Looking through you can see all types of trends and gimmicks companies used when creating their covers. Anything to capture the public’s eye. One of the more prevalent gimmicks is to have the superhero appear on the cover alongside their secret identity. I’ve gathered 12 such examples of superhero and secret identity co-existing harmoniously on a comic book cover. Not only that, I’ve split the list into two sections. In the first section are 5 comic book covers featuring super heroes fighting their secret identities. The second section will feature the superhero interacting with their secret identity.

So here are the first 5 covers featuring superheroes fighting their secret identities.  Thanks to Cover Browser for the majority of these images.

Action Comics 341
Action Comics #341 – Battle of the Alter Egos.  Turns out the “extra” Clark Kent is another survivor of Krypton that DC loved to throw out in the ’60s and ’70s. He took over Clark’s identity and Supes had to straighten things out.

The Flash #15
Flash vol 2 #15 – Wally West trashed by The Flash.  This is the second Flash series.  Wally West had taken over the Flash costume.  There was a drug called Velocity-9 that gave the users temporary super speed.  A junkie got a fake suit and totally sucker punched the living sh*t out of Wally.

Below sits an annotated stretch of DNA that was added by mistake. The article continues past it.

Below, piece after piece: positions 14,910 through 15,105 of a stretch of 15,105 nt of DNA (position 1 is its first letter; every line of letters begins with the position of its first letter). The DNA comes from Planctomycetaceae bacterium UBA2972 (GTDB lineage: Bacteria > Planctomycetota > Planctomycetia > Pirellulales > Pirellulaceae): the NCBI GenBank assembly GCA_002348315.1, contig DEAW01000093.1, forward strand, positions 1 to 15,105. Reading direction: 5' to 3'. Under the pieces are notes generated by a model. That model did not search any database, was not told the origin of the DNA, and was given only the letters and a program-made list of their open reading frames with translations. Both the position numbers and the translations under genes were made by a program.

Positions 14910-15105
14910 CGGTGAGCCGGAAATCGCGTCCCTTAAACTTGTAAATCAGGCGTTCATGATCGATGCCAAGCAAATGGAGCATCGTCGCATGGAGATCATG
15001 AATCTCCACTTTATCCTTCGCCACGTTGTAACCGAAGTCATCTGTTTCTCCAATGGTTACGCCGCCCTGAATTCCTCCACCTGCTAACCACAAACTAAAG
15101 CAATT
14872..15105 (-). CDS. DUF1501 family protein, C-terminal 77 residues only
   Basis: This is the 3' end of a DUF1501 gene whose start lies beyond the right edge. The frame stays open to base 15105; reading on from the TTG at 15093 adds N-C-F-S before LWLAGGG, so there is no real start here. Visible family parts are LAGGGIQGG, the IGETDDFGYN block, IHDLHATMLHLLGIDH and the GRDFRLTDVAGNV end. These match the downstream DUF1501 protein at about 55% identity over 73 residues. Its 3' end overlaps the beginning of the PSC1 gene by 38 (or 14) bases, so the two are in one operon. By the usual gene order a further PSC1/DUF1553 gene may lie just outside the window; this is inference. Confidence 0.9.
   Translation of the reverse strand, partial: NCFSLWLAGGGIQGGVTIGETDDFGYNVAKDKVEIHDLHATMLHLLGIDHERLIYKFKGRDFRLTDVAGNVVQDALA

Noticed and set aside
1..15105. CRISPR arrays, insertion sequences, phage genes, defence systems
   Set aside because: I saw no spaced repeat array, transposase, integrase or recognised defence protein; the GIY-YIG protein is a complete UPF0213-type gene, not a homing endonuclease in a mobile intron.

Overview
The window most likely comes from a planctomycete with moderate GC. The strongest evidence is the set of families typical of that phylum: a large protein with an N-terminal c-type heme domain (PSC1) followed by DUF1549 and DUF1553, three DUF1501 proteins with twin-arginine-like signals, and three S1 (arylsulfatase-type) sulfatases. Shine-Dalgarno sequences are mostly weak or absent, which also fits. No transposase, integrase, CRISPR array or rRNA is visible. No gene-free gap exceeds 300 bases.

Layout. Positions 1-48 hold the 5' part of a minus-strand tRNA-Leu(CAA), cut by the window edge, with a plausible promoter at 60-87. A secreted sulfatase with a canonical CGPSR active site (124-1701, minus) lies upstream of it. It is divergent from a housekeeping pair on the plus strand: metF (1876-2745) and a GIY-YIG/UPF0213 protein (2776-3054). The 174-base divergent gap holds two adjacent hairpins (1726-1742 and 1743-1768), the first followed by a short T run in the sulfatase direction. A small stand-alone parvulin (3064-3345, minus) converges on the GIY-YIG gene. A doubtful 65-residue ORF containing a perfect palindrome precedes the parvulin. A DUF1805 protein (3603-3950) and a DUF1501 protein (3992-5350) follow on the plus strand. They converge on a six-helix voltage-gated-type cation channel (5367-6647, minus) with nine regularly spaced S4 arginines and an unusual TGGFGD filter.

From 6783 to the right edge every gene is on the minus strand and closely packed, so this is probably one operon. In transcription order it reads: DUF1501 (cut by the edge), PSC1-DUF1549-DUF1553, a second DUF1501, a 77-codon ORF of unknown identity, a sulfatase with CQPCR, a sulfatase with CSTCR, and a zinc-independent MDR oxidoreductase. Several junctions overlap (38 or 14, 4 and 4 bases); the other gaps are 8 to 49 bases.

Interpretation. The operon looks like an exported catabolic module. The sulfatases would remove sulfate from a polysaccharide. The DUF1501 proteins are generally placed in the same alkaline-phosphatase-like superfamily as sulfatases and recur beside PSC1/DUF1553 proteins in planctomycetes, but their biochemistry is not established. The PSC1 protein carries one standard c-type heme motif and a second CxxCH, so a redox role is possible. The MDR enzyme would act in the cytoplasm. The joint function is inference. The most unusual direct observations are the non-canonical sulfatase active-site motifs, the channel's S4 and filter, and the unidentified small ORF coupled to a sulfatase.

Web of Spiderman #117
Web of Spider-man #117 – Spider-man vs Peter Parker. This is the beginning of one of the most controversial Spidey storylines ever – the Clone Saga. A clone of Peter reveals himself.  He’s this homeless vagrant who then names himself Ben Reilly.  Arguments develop over who is the clone and who is the real Peter.  Peter is discovered to be the actual clone and Ben the “true” Peter.  Clone Peter becomes so outraged he “accidentally” hits Mary Jane in the face. It’s pretty much insanity incarnate and due to high sales Marvel’s upper management kept the creative teams churning out the story for much longer than was originally planned.